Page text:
Something good is about to happen for the children at the orphanage where Henry lived in Pingliang, Gansu Province, PRC. They are about to be moved, this month or early next, to a brand new set of buildings at a larger site on the outskirts of town. The old buildings at the current site are worn from overcrowding and were shaken in western China’s massive earthquake in May 2008.
Of course the bad news is that although in a new facility the children will still be in an orphanage, one with limited resources, and nearly all of these children have special needs. More than a third have facial cleft anomalies like Henry but, with new arrivals, increasing numbers have cerebral palsy or similar physical disabilities that are difficult long term challenges for the orphanage staff.
We know it is very common for children with special needs to be abandoned in rural China. We do not know why there are so many children with special needs from birth defects in this particular place, but there are. And at this orphanage, in this highway town along the path of China’s ancient Silk Road, there are more than 130 of them.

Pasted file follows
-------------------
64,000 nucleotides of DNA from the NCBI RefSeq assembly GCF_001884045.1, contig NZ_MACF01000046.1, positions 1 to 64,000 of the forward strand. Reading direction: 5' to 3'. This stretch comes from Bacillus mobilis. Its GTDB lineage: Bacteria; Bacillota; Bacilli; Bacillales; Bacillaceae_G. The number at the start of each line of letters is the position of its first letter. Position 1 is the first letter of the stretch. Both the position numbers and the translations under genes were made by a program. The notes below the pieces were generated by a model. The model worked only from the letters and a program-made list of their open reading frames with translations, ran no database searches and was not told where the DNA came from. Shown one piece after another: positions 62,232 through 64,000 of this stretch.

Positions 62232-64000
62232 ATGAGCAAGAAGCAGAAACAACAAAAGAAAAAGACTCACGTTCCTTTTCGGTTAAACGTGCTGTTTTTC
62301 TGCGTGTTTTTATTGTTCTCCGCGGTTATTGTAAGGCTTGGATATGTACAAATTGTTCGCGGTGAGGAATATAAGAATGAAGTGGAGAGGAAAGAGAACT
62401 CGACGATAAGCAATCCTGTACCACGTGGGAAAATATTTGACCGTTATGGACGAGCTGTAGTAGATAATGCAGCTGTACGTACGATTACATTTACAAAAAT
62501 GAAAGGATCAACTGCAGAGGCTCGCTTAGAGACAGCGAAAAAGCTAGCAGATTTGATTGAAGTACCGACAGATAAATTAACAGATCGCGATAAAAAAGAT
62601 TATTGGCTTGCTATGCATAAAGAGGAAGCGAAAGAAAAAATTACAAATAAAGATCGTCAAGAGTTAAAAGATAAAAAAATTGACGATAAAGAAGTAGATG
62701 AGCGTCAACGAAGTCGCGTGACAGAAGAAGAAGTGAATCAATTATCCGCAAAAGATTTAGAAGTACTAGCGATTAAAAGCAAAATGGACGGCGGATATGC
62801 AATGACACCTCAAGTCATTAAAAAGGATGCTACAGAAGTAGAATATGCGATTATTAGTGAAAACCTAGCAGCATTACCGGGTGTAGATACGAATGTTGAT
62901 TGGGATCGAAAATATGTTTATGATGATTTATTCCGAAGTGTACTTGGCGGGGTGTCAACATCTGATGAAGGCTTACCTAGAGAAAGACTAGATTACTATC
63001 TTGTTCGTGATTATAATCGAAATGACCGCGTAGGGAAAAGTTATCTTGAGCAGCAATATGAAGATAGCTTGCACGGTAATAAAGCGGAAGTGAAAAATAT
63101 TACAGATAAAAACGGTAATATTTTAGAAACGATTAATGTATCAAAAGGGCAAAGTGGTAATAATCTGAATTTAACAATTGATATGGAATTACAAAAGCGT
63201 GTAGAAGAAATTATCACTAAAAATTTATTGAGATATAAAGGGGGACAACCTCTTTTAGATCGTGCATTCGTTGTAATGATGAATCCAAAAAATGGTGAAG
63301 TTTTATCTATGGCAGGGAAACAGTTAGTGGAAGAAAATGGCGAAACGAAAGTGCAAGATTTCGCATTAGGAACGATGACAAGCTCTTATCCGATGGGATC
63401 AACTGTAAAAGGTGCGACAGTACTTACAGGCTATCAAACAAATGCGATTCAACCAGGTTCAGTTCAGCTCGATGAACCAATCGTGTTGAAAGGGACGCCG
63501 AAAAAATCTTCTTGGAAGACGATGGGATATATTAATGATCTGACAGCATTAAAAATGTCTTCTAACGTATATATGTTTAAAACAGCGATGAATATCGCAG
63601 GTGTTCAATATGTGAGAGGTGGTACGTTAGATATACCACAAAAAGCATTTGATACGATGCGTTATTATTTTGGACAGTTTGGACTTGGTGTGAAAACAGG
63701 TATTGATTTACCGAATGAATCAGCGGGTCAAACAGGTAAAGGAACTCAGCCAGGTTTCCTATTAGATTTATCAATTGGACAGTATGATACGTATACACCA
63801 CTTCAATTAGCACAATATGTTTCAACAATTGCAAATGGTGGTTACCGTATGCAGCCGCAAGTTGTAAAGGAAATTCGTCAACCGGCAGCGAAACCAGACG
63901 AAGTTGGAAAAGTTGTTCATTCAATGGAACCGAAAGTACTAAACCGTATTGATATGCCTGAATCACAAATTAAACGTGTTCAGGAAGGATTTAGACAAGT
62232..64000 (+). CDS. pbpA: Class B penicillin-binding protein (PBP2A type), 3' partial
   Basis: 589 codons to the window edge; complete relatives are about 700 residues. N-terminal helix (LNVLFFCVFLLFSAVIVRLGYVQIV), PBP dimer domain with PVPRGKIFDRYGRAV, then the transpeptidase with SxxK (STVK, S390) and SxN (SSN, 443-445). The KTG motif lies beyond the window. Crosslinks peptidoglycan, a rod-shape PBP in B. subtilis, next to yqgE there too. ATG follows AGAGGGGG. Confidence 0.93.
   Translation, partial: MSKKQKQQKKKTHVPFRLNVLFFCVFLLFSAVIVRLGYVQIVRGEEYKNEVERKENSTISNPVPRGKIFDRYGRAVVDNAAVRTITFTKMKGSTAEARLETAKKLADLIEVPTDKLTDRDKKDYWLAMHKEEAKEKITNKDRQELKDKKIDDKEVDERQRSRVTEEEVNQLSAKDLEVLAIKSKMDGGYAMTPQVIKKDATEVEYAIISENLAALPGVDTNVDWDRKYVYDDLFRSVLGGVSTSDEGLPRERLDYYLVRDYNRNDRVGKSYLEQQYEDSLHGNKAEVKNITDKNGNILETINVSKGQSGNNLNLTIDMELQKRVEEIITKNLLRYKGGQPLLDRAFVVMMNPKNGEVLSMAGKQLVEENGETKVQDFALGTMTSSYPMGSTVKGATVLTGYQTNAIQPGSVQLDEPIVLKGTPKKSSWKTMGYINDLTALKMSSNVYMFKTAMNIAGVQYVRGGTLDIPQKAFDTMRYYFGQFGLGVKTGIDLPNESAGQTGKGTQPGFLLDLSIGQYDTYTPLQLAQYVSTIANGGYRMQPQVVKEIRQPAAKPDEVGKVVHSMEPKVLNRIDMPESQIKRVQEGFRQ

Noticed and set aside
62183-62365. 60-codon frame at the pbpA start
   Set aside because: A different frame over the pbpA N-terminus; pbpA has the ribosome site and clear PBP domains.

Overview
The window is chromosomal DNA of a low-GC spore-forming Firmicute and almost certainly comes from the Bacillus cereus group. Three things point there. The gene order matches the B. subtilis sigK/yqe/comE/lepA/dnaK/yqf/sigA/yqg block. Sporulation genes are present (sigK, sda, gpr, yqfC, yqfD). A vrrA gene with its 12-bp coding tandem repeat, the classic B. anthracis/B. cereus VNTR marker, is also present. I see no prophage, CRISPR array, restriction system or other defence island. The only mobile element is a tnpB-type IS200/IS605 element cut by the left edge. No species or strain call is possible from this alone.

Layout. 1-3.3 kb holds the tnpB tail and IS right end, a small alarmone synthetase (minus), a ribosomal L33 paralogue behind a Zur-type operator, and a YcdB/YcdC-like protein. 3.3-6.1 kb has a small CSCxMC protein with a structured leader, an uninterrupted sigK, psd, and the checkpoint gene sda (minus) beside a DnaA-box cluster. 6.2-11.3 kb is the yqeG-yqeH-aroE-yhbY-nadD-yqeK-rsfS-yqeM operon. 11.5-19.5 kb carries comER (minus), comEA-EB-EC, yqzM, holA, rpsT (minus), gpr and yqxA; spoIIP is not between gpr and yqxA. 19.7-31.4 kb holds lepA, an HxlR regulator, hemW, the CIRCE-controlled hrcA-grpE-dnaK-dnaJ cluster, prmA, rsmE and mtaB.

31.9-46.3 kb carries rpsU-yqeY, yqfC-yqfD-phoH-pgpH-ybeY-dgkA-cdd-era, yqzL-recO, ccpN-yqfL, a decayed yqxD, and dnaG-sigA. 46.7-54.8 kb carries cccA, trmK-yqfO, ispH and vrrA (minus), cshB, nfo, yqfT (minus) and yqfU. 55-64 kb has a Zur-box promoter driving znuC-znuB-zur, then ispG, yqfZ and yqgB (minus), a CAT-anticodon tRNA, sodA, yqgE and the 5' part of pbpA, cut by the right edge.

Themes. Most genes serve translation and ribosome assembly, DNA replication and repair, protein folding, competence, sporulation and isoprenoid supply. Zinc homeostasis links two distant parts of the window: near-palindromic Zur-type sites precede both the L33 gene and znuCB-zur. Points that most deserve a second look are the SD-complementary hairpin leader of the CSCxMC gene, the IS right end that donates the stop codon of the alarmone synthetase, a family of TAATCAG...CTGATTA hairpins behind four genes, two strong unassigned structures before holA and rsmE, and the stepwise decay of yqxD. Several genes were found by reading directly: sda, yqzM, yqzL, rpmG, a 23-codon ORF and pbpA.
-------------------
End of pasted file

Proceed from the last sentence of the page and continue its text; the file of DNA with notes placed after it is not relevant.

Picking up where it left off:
To cope, one of the new orphanage buildings will be devoted entirely to physical therapy. In partnership with Love Without Boundaries, we would like to help the orphanage pay for physical therapy training for more of its staff. The orphanage already has raised the equivalent of $1,000 USD locally for this effort and LWB has pledged to match this amount from its general donation fund. But about $500 more is needed for the training program planned and any additional amount we raise would be directed to the purchase of physical therapy equipment that is much needed too. If you would like to join us in making a contribution go to the LWB web site and in the upper right corner of its homepage click on the icon labeled “Donate Now.” Under "category" select “Orphanage Assistance,” enter "For Pingliang Physical Therapy" in the “Notes” section, and then complete the form. Meanwhile, LWB is still looking for more sponsors for its nutrition program begun at the orphanage last spring.
In China’s turbulent transformation people are leaving places like rural Gansu Province in droves. They are heading for industrial cities, especially the large population centers in the central and eastern portions of the country that have become new economic development zones. It would be easy to feel left behind in the rural west, perhaps for no one more so than a disabled child in an orphanage there. Yet it can be remarkably easy for us here to is to reach all the way across the planet to try, at least in this small way, to make things just a little bit better for that child.